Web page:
Granular Activated Carbon
There is a good probability that the activated carbon water filter you choose for your house will have an activated carbon filter.
Only tiny water particles may pass through the medium of carbon filters, sometimes referred to as activated carbon or carbon block filters, since they employ a process called adsorption to catch impurities.
They're utilized in anything from countertop systems to whole-house filters to portable water pitcher filters since they're one of the most efficient types of water filtering.
What is a Carbon Filter Made From?
Raw materials like coal (also known as activated charcoal filters) or coconut shell are typically used to make carbon filters. These substances are utilized to create carbon filters because they are naturally rich in carbon. Both the material itself and the quality of the material utilized will have a significant impact on the quality of filtration.
Because of several factors, coconut shell carbon is quickly becoming popular as a material for carbon filters.
They are an environmentally favorable solution because of two factors: first, they are a renewable resource, and, second, they contain a significantly larger proportion of micropores on their surface than carbon charcoal filters.
As there are more micropores on a given surface, there are more opportunities for a variety of contaminants to be trapped; coconut shell carbon is a more effective filtering alternative for raising water quality.
Because of its extraordinary porosity, activated carbon filters can remove pollutants from the water as efficiently as possible. There are several types of activated carbon filters, and some will let bigger particles through while others will trap them.
How Do Carbon Filters Work?
Just understanding the adsorption process can help us better grasp on activated carbon water filter. Large pollutants are caught in the minuscule holes, and the carbon material bonds to the smaller contaminants, preventing them from passing through the pores with the water particles. This is a two-in-one process.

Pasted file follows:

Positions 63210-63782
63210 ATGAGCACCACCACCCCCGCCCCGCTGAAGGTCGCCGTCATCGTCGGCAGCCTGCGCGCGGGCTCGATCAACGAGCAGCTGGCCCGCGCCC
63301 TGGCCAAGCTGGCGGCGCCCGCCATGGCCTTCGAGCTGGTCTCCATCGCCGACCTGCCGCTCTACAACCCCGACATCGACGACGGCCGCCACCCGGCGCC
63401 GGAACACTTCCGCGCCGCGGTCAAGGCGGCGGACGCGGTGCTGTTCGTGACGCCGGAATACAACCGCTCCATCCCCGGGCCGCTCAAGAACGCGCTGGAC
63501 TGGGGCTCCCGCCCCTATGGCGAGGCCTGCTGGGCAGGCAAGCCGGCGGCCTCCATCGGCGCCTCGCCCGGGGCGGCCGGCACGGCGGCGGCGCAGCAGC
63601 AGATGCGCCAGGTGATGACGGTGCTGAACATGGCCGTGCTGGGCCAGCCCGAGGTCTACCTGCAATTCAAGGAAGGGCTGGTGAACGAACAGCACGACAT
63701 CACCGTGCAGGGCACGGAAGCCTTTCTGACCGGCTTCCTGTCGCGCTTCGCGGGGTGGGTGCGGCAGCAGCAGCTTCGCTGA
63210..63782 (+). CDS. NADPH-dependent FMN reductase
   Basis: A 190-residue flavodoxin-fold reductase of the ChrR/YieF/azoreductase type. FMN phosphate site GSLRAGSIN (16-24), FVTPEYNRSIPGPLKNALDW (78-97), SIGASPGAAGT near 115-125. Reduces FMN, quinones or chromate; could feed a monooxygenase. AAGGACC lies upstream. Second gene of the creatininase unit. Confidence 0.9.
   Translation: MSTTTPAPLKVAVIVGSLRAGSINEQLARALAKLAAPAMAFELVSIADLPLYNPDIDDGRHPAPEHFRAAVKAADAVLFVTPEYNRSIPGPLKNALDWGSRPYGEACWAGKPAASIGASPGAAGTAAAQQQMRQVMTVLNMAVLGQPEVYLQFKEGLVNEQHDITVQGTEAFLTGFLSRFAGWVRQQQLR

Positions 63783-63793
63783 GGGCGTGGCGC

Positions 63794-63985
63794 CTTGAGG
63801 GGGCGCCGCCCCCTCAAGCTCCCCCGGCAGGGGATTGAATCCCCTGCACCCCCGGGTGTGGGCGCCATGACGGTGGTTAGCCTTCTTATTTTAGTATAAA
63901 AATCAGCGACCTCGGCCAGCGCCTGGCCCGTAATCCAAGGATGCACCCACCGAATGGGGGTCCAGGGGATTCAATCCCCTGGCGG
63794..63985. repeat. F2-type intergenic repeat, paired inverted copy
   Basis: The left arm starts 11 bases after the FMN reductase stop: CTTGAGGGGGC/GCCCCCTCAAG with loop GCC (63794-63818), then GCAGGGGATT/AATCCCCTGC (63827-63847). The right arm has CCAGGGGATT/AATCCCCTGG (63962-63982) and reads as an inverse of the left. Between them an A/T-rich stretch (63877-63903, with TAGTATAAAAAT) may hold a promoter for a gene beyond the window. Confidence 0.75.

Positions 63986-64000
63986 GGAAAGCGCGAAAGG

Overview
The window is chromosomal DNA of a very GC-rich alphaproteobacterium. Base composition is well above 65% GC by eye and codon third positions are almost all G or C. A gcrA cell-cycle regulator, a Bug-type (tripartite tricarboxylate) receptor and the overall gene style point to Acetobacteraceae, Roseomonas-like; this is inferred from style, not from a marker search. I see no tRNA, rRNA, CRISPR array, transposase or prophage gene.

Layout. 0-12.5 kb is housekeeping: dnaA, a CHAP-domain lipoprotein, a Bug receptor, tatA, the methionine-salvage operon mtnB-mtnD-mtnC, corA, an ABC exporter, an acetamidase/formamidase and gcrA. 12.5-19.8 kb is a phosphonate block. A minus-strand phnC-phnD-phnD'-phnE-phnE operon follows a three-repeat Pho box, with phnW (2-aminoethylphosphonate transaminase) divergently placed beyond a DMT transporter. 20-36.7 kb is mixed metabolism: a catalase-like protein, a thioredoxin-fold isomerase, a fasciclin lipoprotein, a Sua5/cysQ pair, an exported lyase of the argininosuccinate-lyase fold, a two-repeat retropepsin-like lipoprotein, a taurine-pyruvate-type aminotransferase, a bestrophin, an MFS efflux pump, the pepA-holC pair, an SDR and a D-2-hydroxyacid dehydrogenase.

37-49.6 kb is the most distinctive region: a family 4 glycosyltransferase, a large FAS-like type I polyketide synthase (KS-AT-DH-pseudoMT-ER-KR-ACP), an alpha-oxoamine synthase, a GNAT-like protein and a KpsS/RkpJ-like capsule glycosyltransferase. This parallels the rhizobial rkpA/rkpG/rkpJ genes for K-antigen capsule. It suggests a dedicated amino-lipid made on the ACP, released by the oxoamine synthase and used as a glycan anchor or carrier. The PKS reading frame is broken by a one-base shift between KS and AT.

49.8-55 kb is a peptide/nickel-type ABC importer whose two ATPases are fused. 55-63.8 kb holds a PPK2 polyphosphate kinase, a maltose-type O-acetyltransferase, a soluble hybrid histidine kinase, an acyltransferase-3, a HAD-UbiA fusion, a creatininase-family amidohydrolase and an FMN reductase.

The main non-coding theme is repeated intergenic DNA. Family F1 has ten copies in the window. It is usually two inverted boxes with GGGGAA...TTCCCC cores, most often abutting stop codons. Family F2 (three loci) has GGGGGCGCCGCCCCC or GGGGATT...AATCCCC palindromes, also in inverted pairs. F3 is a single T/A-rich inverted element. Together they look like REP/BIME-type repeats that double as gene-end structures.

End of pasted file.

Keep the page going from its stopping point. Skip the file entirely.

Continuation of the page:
Water needs some force to get through the filter, whether it's gravity or the pressure you get by turning on the faucet.
Nevertheless, for activated carbon filters to function most effectively, the water pressure must be relatively low; if it is too high, the water won't have enough time to touch the filter.
Also, using activated carbon filters with cold water is crucial since warm water reduces their effectiveness. Furthermore, using too much heat might destroy the media when hot water is circulated through the system.
A carbon filter eventually reaches its maximum capacity for bonding to and removing impurities, at which point a replacement is required. The frequency of this maintenance obligation depends on the number of contaminants in your house and how much water you use. Activated carbon filter manufacturers provide broad guidelines to help you determine how frequently the filter has to be replaced.
Types of Carbon Filters
Granular Activated Carbon Filters
Loose carbon particles make up granular activated carbon filters, often known as GAC filters. In terms of their total capacity for pollutant removal, they are somewhat less efficient than carbon block filters since they typically have a lower surface area.
Water has less time in contact with an activated carbon filter made of granules than it does with a carbon block. This implies that, especially with gravity filtration systems, you can benefit from more excellent flow rates using a GAC filter.